Tuesday, December 30, 2008

Blago's Revenge

“As governor I am required to make this appointment.
-- Embattled Illinois governor Rod Blagojevich announcing his appointment of Roland W. Burris, a former state attorney general, to Barack Obama's empty senate seat.

December 31, 2008

CHICAGO — Defying Senate leaders in Washington and a galaxy of political leaders here, Gov. Rod R. Blagojevich of Illinois announced Tuesday that he would fill the Senate seat of President-elect Barack Obama, which he has been accused of trying to sell.

Mr. Blagojevich said he would appoint Roland W. Burris, a former state attorney general who was the first African-American elected to statewide office in Illinois. The decision set off efforts to block the move by state legislators, the secretary of state, and, most significantly, Democratic leaders in the United States who said they would not seat anyone Mr. Blagojevich chose.

Still, even as the selection was clearly destined for battles on many fronts, Mr. Blagojevich sounded breezily confident as he introduced his appointee to reporters as the “next United States senator from Illinois.” Having been charged this month with conspiracy to commit fraud and bribery, he said the accusations against him should not taint Mr. Burris, whom he called “a good and honest man.”

Standing beside him, Mr. Burris, who, at 71, is seen by many here as an elder statesman in Democratic politics, seemed to brush aside gaping questions about how federal criminal charges against Mr. Blagojevich might tarnish his potential Senate tenure — and whether he would really ever make it to the Senate chamber in the first place.

“I’m honored that I have been appointed,” Mr. Burris said, “and we will deal with the next step in the process.”

Of the criminal case against Mr. Blagojevich, Mr. Burris said, “I have no relationship with that situation.”

Mr. Obama, on vacation in Hawaii and who, aides said, was surprised by the news of the appointment, issued a statement condemning the move.

Roland Burris is a good man and a fine public servant, but the Senate Democrats made it clear weeks ago that they cannot accept an appointment made by a governor who is accused of selling this very Senate seat,” Mr. Obama said. “I agree with their decision, and it is extremely disappointing that Governor Blagojevich has chosen to ignore it.”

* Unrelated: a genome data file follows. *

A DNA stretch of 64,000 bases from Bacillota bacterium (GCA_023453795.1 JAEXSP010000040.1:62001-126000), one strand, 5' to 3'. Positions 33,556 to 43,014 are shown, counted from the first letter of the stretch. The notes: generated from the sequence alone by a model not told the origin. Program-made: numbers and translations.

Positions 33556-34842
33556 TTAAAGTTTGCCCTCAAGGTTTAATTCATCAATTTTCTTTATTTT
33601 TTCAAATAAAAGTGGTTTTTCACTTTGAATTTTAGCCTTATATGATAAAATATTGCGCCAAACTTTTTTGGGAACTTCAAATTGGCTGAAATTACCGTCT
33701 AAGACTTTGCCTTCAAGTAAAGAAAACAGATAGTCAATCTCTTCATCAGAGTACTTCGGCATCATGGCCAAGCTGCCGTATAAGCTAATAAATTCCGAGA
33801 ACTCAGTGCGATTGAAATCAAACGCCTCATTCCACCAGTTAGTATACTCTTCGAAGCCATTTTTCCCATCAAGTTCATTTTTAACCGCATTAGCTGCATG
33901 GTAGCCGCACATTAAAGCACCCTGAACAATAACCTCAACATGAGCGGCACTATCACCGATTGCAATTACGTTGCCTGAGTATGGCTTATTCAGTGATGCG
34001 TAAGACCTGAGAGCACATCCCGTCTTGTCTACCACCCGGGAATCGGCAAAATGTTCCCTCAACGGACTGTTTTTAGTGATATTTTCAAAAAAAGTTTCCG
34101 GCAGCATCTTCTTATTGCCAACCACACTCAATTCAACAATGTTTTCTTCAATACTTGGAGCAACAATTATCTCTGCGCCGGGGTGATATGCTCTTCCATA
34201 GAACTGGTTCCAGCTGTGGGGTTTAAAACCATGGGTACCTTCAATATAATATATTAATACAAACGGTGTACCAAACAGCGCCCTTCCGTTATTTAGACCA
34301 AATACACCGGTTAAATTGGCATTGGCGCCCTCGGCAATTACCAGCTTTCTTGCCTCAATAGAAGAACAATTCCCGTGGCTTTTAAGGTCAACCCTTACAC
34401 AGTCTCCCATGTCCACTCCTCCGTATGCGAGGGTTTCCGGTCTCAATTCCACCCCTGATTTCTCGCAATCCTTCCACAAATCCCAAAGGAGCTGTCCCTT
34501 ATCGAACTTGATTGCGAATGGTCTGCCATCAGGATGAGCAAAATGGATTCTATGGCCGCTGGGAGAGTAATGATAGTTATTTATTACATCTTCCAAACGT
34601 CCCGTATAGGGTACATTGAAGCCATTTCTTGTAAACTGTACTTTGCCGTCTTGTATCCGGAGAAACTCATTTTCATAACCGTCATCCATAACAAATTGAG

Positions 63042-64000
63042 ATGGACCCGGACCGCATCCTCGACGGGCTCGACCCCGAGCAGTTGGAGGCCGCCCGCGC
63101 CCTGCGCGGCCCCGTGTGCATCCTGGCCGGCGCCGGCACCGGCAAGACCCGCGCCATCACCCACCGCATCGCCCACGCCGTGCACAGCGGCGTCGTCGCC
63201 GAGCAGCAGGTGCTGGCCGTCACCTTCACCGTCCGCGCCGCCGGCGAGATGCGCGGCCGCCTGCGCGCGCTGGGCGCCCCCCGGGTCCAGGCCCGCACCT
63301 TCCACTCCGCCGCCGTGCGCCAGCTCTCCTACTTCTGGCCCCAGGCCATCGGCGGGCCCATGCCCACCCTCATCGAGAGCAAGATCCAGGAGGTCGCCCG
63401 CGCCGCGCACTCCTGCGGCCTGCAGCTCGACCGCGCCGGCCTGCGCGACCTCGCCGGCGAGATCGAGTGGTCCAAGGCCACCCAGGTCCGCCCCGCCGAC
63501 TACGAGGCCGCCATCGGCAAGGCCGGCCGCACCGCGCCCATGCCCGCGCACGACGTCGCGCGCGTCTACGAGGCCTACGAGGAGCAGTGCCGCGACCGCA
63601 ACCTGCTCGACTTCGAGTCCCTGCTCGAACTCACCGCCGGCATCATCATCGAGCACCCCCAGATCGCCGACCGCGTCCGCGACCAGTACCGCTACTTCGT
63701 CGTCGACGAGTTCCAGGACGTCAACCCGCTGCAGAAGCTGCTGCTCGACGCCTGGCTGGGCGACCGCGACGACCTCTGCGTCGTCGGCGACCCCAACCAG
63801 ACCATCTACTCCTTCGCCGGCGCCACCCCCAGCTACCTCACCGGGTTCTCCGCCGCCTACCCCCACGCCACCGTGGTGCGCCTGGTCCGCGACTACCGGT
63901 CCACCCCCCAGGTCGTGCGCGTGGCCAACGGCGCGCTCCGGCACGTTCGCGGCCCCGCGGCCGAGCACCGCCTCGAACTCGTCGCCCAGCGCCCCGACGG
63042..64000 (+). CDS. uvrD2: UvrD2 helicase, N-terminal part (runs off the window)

The Senate Democratic caucus, which controls the chamber, issued a statement saying that no one appointed by the governor could be an effective representative, and that Mr. Burris would not be seated. It is not clear, however, whether the caucus can bar a qualified appointee, and the issue may be headed to court.

The choice of Mr. Burris immediately injected the issue of race into the appointment process, which may very well have been part of the governor’s calculation. Representative Bobby L. Rush, Democrat of Illinois, who was called to the lectern at the news conference by Mr. Burris, noted that there were no blacks in the Senate and said that he did not believe any senator “wants to go on record to deny one African-American from being seated in the U.S. Senate.”

Senate Democrats are in a panic regarding Blagojevichgate. Try as they might, they can't shake the Blagojevich-sized albatross that is tightly wound around the collective liberal neck.

Who in their right mind would accept an appointment of any kind from such a tainted political figure? Is Burris the winner of the Blagojevich senate seat raffle?

Mr. Burris, a soft-spoken, never flowery speechmaker, seemed an unlikely person to be in this moment. Having been elected as state comptroller nearly three decades ago and later as attorney general, he left public office after a series of bids for governor (including a primary race against Mr. Blagojevich in 2002, in which Mr. Obama had endorsed Mr. Burris). His political career seemed to be over, and he went to work as a consultant at a firm that was formed in 2002, Burris & Lebed Consulting, and also as a lawyer.

Though Mr. Burris and Mr. Blagojevich are politicians of vastly different styles, they have had a political relationship in recent years. After the 2002 primary for governor, Mr. Burris encouraged Mr. Obama to endorse Mr. Blagojevich, and Mr. Burris served at one point as the vice chairman of the governor’s transition team.

Mr. Burris and his consulting firm (which has held, he said, at least one state contract) have made contributions to Mr. Blagojevich’s campaign fund, too: more than $9,000 in cash and in-kind contributions from his consulting firm and at least $4,500 from Mr. Burris personally, state records show. In June of this year, the records show, Mr. Burris gave the campaign $1,000.

Notice the president-elect's name all over this story. No reaction from Rahm Emanuel, Obama's chief of staff, yet.

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